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SMSC And British Values

Promoting British Values at Marston Vale Middle School

Marston Vale Middle School serves a community who are mostly white British. 

We recognise the need to develop awareness, tolerance and respect for the many different faiths and cultures in the wider local, national and international community.  We also understand the vital role we have in identifying and preventing intimidation in any form. Encouraging children to think as individuals and make ‘good choices’.

British values are identified and addressed in multiple ways:

Democracy

As part of our PHSCE curriculum all classes look at their rights and responsibilities. 

Alongside this the children will discuss the UNICEF Rights of the Child. Through assemblies, Circle Time and our Pupil Voice (school council) the children will have a chance for their voice to be heard. Pupil Voice represent the children in their year group; they meet regularly to discuss a range of topics and issues to ensure we remain a safe and positive community for all.

What we do: 

We seek to promote an understanding of public institutions and services. We talk about the advantages of living in a democracy such as ours. We actively involve our children to influence decision making through the democratic process e.g. in class votes, model elections and open discussions. We hold debates and encourage our children to challenge and defend ideas. We also encourage children to reconcile by ‘agreeing to disagree'.

Rule of Law

As a school we have rules and expectations that are clear and regularly discussed.

We emphasise the need to make the right choice to keep themselves and others safe

What we do:

We help children make the right choices for themselves and others. We help the children understand how their behaviour impacts on others.  We discuss with the children how they can keep themselves safe, including e-safety.  We have regular visits from the police and local community members. We discuss aspects of both civil and criminal law and how this can be different from some religious laws.  We also develop techniques to resolve conflict by using restorative approaches as part of our daily work.

Liberty

The school recognises the importance of developing children’s self-esteem and self-confidence, without these the children will struggle to learn and develop into well rounded individuals.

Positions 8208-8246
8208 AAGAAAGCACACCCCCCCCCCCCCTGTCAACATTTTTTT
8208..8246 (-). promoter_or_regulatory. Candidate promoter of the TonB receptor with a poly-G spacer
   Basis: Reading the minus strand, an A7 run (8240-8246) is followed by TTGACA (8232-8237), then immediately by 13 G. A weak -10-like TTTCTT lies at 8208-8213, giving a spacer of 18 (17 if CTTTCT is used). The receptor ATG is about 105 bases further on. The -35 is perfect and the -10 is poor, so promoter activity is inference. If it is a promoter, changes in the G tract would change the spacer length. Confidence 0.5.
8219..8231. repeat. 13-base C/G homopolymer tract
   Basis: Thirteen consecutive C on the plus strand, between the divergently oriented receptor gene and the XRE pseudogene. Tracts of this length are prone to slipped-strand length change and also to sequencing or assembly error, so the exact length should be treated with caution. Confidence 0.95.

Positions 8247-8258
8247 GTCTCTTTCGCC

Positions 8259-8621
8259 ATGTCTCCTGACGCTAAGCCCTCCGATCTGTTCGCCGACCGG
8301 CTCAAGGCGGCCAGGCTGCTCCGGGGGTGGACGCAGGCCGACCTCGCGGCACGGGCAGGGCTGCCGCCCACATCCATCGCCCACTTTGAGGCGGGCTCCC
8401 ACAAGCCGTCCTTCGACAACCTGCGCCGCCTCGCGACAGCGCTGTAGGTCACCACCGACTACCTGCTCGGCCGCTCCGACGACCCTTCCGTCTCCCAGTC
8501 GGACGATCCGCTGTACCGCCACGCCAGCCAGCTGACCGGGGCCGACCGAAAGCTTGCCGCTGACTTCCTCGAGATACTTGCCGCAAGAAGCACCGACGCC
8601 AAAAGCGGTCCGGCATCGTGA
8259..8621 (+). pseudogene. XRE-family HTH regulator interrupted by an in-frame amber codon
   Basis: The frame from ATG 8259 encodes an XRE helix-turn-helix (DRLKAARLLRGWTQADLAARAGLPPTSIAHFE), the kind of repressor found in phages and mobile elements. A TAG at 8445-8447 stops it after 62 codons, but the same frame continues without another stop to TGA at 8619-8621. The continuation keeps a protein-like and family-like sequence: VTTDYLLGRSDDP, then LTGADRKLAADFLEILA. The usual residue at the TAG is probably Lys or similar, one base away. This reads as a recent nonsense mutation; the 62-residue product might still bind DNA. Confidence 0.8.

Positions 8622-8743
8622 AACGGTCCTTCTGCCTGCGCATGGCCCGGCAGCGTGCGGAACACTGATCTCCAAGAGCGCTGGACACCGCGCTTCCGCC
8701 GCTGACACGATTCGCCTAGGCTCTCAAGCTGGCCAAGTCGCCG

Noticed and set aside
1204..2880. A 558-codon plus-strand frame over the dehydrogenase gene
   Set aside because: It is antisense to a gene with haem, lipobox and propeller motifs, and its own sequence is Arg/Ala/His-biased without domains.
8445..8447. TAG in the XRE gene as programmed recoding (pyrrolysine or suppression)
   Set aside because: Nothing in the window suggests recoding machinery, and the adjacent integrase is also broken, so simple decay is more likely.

We discuss how our community values and promotes freedom of speech and how pupils lives are free from war and conflict and compare this to different times and cultures.

What we do:

We discuss how pupils can make the right choice for themselves and others. We encourage children to take responsibility for their behaviour whilst modelling freedom of speech and promoting the critical analysis of evidence.
We challenge stereotypes and have worked hard to implement an anti-bullying culture.  There are also a lot of ways our children can work together to identify, report and combat bullying. 

Mutual Respect and Tolerance

One of the cornerstones of our approach to positive behaviour within our school community is respect (Ready, Respectful and Responsible) and this permeates the whole of school life. 

We recognise that as a school it is our responsibility to give the children as many opportunities of different cultures, communities, language and faith as possible.  This helps to develop a broad perspective on life in multi-cultural and multi-faith Britain and allows pupils to gain a better understanding of themselves, their views and beliefs and the role they have to play in our society.

What we do:

We promote a respect for individual differences as well as acceptance and care for all in the school and wider community. We gelp children acquire an understanding of and respect for, their own and other cultures and ways of life. We seek to challenge prejudicial and discriminatory behaviour.  We organise visits to places of worship and different communities.  We try to develop personal, critical thinking. We discuss differences between people such as differences in faith, ethnicity, disability, gender, or sexuality and differences in family situations such as childen in care or young carers.